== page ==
#4: IoT security to continue posing threats
Today, IoT devices are a critical component for an organization to function as expected. IoT endpoints added every year continue to gain momentum as almost all manufacturers are developing a smart version of every product. However, the new IoT endpoints are outpacing the security innovations being developed to counter the numerous security threats they introduce to company systems. Identifying vulnerable endpoints, especially in large organizations, is a big challenge to IT security. Some IoT vendors fail to provide security patches and use the default passwords. A disproportionate rise of vulnerable IoT endpoints and inadequate security solutions for countering the increased security vulnerabilities can mean one thing: Attacks will only increase in scale and frequency. As outlined in this article on TechTarget’s IoT Agenda, Gartner expects in 2020, a staggering 25% of cyberattacks within enterprises will involve IoT devices.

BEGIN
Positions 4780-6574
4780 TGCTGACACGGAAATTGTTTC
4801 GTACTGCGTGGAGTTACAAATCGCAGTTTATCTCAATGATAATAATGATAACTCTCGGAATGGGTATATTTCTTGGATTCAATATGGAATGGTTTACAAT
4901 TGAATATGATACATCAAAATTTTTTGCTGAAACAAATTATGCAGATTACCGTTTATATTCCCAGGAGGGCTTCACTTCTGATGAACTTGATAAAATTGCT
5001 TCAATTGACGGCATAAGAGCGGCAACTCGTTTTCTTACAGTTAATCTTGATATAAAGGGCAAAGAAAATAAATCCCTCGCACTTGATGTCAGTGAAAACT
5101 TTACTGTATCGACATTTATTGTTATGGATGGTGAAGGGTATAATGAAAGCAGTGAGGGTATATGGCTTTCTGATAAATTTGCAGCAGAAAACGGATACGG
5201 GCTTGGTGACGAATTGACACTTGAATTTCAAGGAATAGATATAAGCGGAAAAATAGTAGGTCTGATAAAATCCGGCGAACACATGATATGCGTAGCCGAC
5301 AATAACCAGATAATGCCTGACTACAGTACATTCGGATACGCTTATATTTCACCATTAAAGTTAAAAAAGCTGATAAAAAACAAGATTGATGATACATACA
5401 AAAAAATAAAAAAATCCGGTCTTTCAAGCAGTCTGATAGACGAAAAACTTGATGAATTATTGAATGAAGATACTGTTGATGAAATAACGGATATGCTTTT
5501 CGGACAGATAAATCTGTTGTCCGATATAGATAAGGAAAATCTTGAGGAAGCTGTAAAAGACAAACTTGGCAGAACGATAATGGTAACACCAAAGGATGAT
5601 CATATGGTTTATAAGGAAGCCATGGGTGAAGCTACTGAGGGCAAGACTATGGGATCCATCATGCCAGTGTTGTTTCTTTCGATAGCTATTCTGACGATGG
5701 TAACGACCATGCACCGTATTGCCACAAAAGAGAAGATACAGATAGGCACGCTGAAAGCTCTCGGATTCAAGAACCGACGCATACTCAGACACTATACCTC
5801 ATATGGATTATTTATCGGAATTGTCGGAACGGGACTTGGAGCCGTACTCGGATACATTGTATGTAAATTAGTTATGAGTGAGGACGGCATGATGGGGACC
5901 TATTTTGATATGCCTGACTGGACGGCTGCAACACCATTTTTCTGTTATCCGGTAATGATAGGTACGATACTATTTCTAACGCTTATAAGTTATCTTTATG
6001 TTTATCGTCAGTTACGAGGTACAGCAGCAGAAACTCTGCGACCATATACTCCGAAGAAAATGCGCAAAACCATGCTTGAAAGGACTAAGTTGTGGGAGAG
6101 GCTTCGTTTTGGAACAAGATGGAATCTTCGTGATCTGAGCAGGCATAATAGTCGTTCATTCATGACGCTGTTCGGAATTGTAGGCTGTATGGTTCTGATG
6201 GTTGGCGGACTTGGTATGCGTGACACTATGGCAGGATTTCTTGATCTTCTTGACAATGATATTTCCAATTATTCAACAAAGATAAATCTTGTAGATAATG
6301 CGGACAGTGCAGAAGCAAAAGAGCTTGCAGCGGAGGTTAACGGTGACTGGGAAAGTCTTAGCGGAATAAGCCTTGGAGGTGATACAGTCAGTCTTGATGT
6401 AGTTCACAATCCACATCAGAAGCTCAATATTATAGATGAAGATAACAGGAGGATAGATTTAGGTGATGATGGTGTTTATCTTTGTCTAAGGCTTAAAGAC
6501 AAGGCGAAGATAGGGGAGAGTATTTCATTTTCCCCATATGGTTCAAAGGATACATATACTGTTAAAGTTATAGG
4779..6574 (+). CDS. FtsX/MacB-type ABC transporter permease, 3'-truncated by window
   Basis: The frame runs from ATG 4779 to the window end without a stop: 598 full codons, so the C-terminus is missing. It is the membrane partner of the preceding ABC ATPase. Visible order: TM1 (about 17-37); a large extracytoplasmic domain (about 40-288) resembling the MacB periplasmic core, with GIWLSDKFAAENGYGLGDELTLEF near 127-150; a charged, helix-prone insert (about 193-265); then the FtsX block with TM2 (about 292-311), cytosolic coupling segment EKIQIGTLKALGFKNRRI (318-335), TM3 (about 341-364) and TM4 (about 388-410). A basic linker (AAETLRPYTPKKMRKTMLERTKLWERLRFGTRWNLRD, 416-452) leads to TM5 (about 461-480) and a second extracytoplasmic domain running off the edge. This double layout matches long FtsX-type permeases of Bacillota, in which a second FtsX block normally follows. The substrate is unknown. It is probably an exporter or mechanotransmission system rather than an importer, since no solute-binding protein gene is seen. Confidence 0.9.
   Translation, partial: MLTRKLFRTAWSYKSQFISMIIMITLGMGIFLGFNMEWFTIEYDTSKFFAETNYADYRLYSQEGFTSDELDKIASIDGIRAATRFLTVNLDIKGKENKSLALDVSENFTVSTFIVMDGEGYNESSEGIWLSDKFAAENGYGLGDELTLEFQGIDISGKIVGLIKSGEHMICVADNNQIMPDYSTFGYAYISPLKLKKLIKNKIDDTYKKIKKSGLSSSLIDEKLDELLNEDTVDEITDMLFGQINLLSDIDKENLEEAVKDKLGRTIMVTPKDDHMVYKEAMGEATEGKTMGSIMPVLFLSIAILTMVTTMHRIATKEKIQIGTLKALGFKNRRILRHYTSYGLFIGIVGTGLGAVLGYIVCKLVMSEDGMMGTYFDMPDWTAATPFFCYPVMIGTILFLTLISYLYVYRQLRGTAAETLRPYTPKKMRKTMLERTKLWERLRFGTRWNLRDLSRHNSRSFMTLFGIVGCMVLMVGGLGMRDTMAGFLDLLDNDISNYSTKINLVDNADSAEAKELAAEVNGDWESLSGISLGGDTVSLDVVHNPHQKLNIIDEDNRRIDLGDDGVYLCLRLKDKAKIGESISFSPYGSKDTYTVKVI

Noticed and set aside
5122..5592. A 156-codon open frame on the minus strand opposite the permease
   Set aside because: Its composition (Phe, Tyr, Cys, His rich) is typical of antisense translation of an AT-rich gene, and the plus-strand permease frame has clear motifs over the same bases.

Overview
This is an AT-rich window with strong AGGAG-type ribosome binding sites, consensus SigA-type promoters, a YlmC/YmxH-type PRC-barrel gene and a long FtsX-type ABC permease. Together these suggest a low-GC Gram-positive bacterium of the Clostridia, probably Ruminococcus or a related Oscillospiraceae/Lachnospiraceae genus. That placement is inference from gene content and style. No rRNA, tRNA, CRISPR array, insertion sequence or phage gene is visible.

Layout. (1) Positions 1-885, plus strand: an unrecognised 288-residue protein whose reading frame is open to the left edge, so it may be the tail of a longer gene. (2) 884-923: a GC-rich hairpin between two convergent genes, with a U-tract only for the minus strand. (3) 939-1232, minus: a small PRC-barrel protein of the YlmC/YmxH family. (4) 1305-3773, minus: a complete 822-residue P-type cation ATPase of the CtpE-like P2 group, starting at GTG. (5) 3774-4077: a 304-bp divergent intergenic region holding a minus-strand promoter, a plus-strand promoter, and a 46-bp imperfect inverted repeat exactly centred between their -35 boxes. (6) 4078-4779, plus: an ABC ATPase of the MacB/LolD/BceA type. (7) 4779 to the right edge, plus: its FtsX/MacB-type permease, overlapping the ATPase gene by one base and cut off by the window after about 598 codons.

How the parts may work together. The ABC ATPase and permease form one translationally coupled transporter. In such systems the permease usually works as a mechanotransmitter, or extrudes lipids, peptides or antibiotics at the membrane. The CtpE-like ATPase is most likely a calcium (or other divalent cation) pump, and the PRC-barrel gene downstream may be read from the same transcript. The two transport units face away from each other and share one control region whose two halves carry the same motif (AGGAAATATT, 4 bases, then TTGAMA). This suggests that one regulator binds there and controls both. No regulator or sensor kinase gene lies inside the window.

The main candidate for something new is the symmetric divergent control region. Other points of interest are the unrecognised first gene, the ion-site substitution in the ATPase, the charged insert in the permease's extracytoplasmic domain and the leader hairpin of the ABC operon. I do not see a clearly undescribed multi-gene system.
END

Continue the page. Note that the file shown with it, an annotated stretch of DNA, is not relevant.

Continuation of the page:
#5: AI technologies being used as a two-way street
Artificial intelligence and machine learning have continued to take center stage as far as cybersecurity is concerned. IT researchers and professionals are more determined to leverage AI capabilities to predict cyber threats and eliminate them before they can occur. Organizations are using AI to prioritize and process data, protect customer information, and to differentiate between actual and false threats. Organizations are further using AI to convert substantial data volumes to actionable insights, subsequently improving their efforts in developing effective cybersecurity programs.